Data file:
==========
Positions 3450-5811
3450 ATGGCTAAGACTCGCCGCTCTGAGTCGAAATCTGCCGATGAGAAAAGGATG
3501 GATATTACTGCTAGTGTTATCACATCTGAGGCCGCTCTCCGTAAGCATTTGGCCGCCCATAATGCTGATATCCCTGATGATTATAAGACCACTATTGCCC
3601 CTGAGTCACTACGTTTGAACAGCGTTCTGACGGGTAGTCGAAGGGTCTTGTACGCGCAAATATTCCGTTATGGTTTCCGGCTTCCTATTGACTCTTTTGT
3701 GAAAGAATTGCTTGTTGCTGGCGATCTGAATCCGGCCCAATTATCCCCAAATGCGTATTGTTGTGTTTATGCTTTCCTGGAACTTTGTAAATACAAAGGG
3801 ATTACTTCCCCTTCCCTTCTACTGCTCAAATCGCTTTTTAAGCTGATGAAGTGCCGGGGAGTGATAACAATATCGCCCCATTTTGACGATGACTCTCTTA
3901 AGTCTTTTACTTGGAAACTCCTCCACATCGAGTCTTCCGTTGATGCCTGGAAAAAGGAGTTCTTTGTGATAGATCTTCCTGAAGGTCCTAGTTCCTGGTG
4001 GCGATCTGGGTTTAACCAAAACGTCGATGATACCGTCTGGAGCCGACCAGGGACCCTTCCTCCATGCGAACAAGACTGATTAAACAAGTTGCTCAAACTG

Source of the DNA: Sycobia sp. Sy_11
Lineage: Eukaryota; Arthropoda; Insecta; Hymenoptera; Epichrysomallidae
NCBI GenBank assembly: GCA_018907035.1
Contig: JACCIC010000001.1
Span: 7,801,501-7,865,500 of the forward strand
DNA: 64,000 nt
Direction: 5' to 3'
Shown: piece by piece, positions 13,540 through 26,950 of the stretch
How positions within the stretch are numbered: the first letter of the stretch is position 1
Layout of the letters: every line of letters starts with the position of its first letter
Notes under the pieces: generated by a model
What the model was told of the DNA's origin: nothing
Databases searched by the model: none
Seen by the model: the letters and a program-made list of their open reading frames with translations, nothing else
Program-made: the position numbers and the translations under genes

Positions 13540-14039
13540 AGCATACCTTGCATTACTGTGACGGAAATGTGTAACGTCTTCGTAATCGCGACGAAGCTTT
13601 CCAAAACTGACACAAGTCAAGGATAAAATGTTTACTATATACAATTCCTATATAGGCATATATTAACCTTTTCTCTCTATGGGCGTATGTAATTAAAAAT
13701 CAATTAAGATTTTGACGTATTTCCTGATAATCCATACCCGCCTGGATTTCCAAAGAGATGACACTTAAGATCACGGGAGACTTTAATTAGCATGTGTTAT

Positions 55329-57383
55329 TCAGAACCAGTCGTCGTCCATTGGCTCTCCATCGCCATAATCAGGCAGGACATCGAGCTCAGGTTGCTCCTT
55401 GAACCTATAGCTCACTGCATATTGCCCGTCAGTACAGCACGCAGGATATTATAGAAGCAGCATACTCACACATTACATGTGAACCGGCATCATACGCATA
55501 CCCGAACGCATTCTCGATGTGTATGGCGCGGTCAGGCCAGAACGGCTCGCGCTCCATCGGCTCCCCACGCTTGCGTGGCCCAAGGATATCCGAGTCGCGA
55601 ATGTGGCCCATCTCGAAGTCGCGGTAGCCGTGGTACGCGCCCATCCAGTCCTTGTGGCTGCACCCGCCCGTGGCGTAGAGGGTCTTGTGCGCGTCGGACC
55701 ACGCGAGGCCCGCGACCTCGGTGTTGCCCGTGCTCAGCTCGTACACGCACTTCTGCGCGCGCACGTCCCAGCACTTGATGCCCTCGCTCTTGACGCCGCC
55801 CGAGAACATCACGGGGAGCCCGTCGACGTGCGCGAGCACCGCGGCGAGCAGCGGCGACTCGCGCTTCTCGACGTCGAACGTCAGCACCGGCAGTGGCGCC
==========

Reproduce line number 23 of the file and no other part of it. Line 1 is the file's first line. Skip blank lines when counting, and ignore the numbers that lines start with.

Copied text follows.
Program-made: the position numbers and the translations under genes